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Education Programs

The Museum of African American History’s education programs are rooted in our historic sites, exhibitions, on-going rich scholarly research. collections of objects, documents, books and art. Our series of hands-on, interactive activities and programs provide a history learning laboratory in which students and teachers explore, transform, and grapple with their understanding of the past. This supports cultural, historical and visual literacy development and a multi-disciplinary approach for students and educators across grade levels and subject areas.

MAAH education tours and programs are designed to meet the Massachusetts Social Studies Framework and Common Core standards.

Guided Exhibit Tours

Virtual or In-Person 

All Ages, In-Person Group Limit of 25

Join one of our Staff Educators as they guide your group through the current exhibition on display. This includes an African Meeting House talk which gives a general overview of the Black Bostonians who lived on Beacon Hill in the 18th and 19th centuries.

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Giant Steps in a Small Space

Grades 5-8

In-person program; Group limit of 25

Program only offered April-October 

The Museum’s Abiel Smith School was built in 1835 and is now the oldest building erected in the country for the sole purpose of housing a black public school. Susan Paul, the daughter of the Reverend Thomas Paul, the first minister at the African Meeting House and Catherine Paul, an educator, was a teacher at the Smith School and an abolitionist.

This interactive workshop provides today’s students with an opportunity to experience what it was like to go to school in 1835-1855 through a live historic interpretation of Susan Paul in the actual Smith School classroom. Taught by Susan Paul, the participants will learn how students learned to read, spell, cipher, and recite in the 1800s and compare what they learn today in their own classroom experience.

Events

They Spoke Here: Abolitionists' Debates

Grades 10-12

In-Person Program ; Group limit of 25

Using authentic words from primary source materials, students participating in MAAH's Abolitionists' Debate program form teams and present opposing arguments. Their topics are formed by studying significant issues using historic lectures and meetings held by antislavery societies, debate clubs, and women’s groups who met in the African Meeting House on Beacon Hill before the Civil War. Students learn debating rules while presenting and defending issues and arguments in this format.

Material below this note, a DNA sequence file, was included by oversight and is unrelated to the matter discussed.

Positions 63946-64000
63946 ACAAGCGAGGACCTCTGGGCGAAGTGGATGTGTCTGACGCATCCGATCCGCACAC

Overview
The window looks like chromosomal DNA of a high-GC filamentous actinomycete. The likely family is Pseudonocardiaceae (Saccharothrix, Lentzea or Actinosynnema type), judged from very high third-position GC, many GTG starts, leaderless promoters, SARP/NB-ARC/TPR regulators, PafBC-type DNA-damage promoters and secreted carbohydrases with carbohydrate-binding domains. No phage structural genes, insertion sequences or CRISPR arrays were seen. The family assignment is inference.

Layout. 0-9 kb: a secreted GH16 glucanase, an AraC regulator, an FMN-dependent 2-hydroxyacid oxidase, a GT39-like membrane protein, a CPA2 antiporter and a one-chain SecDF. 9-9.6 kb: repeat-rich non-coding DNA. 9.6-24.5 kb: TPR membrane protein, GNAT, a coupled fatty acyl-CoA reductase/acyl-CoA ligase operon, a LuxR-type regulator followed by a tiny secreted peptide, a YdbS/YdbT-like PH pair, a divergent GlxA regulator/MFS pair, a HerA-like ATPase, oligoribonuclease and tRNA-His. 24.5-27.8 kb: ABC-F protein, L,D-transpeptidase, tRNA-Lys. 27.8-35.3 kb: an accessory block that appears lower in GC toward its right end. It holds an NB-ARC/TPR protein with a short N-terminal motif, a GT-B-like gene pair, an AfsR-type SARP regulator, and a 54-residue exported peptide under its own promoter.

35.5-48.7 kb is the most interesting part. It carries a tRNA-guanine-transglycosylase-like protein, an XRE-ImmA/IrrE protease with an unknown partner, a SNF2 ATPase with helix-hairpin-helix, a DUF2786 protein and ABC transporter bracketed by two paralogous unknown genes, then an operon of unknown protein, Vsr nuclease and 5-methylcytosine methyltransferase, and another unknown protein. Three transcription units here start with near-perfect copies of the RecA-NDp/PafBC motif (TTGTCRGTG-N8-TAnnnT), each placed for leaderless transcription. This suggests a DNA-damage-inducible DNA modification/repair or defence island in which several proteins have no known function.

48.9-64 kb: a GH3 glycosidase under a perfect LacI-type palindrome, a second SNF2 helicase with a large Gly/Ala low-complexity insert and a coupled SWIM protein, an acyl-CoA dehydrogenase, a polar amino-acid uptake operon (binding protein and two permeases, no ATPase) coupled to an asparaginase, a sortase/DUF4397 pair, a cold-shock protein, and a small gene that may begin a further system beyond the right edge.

Topics currently available include:

The Politics of Anti-Slavery
Equal School Rights

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Hear ye' Hear ye': Petitions and their Role in Change

Grades 4-12

Virtual or In-Person; In-Person group limit of 25

A Petition program offers to  teachers and their students a workshop in the exploration of early petitions to exercise the right of citizenship - centering on petitions as an instrument of change. The application of this knowledge is to help inform students on activism and how it relates to petitions that are produced in the 21st century. Through the interactive workshop, students are engaged to develop petitions on issues important to them in designated groups. This workshop can be offered virtually and has been offered in our physical space. Accompanied by pre-packet materials.
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MLK Summer Scholars Program 

Boston Area High School Students 

Each summer since 2007, the Museum has hosted several Boston area high school students for paid internships through John Hancock’s MLK Summer Scholars program.  Each summer, our Scholars have had the wonderful opportunity to immerse themselves in the rich history of Boston’s 19th-century black community on Beacon Hill, learn about the inner workings of a small non-profit, and gain valuable professional skills.

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Teacher Programming 

Institutes & Professional Development 

MAAH is eager and excited to work with educators as often as possible and would be happy to to be a part of professional development events and workshops. We have worked with Boston University, the Gilder Lehrman Institute at Yale University, Bunker HIll Community College, and more to offer professional development experiences for teachers and professors. Options may include, but are not limited to:

  • A guided tour of our current exhibit.
  • A demonstration and discussion of our "Giant Steps in a Small Space" re-enactment program.
  • A guided visit to our Nantucket campus, including the African Meeting House, the Seneca Boston – Florence Higginbotham House
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  • All education programs require a reservation in advance.
  • Education Programs and guided tours are offered Monday - Friday.
  • Scheduling is subject to educator availability.
  • If you have more than 30 people, we are still happy to work with you to figure out the best way to accommodate your group. Contact us for details.
  • All programs are FREE to Boston Public Schools

 

  • Education programs and guided tours last between 60 and 90 minutes, depending on the program and grade level.
  • All on-site programs take place at the Museum's Boston campus located at 46 Joy Street on Beacon Hill.
  • Call for information about Education Programs being developed for our Nantucket campus.

To request a special program, complete the Online Program Request Form, providing as detailed a description as possible about what you have in mind or call us at 617.725.0022 ext. 29